“Anthropological evidence has shown that cooperation and competition coexist in all societies known to mankind… whereby the two are not modelled as opposites but as two separate dimensions that coexist under their own rules.”
Competition and Cooperation have for a long time been seen as completely juxtaposing concepts; one only exists in response to the other. As opposing ends of the same spectrum. However, Cooperation and Competition in Social Anthropology by J.L. Molina, M.J. Lubbers, H. Valenzuela-Garcia and S. Gomez-Mestres, argues that to look at the two in such a binary manner would be to deprive them of their full scope of ‘identity’. As stated by J.L. Molina et al, “Cooperation has not only emerged as an answer to competition but that the two coexist in every society”.
From the article, it is clear that the two have worked in tandem since the days of the early hunter-gatherer communities. These communities comprised of ‘bands’ with 28 members on average, both from blood relations and otherwise. The literature on the same suggests that instead of brute competition existing within and between the bands, norms of sharing, reciprocity and egalitarianism reigned supreme. All characteristics of communities cooperating between each other and primarily aimed at preventing competition.
In the attempt to garner credibility, J.L. Molina (in a fashion similar to Ingraham) references other scholarly work done within their desired disciplines -social anthropology- on the subjects of competition and cooperation. For instance, the aforementioned example of cooperation in hunter-gatherers alone is sourced from works by three different published works from 1974’s Godelier 1974; Lee & Devore to 2011’s Hill et al. By sourcing his information in this way, not only does she gain the credibility but also stays relevant to his audience who are evidently, but not exclusively, from the social anthropology discourse group.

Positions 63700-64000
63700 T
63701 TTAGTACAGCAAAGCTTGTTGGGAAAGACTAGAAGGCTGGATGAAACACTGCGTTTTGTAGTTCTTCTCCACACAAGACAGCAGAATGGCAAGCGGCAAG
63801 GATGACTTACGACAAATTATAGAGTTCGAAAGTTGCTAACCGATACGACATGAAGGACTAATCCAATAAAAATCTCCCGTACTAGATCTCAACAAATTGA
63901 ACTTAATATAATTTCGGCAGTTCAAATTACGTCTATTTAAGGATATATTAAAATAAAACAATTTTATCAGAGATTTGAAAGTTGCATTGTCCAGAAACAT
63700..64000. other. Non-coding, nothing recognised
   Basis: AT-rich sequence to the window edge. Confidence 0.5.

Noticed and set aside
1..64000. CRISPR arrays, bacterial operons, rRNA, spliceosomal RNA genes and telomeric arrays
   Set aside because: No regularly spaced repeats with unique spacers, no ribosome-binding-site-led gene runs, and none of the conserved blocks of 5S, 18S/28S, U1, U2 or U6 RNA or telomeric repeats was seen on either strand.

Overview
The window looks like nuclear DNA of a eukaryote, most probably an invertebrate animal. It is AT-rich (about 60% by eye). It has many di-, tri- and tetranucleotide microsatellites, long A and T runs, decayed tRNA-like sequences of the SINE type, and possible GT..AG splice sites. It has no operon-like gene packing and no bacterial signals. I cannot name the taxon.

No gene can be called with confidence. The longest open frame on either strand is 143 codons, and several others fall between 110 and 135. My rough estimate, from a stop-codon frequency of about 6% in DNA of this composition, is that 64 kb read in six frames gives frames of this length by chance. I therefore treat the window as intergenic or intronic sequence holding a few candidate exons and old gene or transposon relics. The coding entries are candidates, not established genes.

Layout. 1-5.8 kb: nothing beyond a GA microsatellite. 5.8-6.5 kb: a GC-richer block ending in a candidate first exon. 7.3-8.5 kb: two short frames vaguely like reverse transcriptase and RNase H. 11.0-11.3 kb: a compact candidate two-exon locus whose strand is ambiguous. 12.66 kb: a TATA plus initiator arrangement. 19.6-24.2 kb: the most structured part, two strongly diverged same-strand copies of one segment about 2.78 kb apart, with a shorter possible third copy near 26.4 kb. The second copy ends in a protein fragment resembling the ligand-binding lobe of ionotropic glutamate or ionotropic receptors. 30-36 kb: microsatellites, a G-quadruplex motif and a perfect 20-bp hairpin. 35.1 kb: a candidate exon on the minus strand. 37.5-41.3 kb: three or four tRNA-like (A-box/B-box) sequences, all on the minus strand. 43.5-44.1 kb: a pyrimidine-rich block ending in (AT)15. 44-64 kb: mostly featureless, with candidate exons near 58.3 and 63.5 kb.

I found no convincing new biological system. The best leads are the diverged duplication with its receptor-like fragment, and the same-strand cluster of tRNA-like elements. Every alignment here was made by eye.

From a structural point of view, this article differs from all earlier readings we have received in a number of ways. First, is in the form; the findings though academic in nature, seem as though they were written in a local newspaper with the classic column paragraphs immediately accredited to the genre. This contrasts the long essay forms seen in Hutcheon, Ingraham, Bateson and Werron’s own writings. Beyond this, Cooperation and Competition in Social Anthropology, features a visual aid, a by-line and in-page citations and references to aid the process of proofing of details or background reading for context. All these choices are key features to be explored as they speak volumes as to the intentions of J.L. Molina et al. More importantly, they are important details as the readers are prompted to find out whether the authors did this to cater to the specific needs of the discourse group, or simply to exercise their creative freedoms.
#PO5 #Anthropology #ASTU101 #cooperation #competition